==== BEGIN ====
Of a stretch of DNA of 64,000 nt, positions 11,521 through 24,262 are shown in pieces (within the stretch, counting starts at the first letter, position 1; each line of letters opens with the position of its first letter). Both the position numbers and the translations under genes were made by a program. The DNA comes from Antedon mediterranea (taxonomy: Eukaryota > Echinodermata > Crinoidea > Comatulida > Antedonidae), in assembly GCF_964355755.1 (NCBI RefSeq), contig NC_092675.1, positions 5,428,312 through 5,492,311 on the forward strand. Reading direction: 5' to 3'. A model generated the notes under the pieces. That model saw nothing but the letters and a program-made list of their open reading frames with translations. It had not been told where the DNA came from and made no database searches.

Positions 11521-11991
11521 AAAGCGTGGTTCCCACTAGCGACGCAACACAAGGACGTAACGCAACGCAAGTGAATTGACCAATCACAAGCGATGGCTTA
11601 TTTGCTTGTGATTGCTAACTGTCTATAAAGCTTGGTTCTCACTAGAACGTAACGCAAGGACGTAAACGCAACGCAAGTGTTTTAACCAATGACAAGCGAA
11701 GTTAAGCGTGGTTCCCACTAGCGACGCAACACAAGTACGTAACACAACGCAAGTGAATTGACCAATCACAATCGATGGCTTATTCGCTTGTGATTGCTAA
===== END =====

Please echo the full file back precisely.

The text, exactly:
Of a stretch of DNA of 64,000 nt, positions 11,521 through 24,262 are shown in pieces (within the stretch, counting starts at the first letter, position 1; each line of letters opens with the position of its first letter). Both the position numbers and the translations under genes were made by a program. The DNA comes from Antedon mediterranea (taxonomy: Eukaryota > Echinodermata > Crinoidea > Comatulida > Antedonidae), in assembly GCF_964355755.1 (NCBI RefSeq), contig NC_092675.1, positions 5,428,312 through 5,492,311 on the forward strand. Reading direction: 5' to 3'. A model generated the notes under the pieces. That model saw nothing but the letters and a program-made list of their open reading frames with translations. It had not been told where the DNA came from and made no database searches.

Positions 11521-11991
11521 AAAGCGTGGTTCCCACTAGCGACGCAACACAAGGACGTAACGCAACGCAAGTGAATTGACCAATCACAAGCGATGGCTTA
11601 TTTGCTTGTGATTGCTAACTGTCTATAAAGCTTGGTTCTCACTAGAACGTAACGCAAGGACGTAAACGCAACGCAAGTGTTTTAACCAATGACAAGCGAA
11701 GTTAAGCGTGGTTCCCACTAGCGACGCAACACAAGTACGTAACACAACGCAAGTGAATTGACCAATCACAATCGATGGCTTATTCGCTTGTGATTGCTAA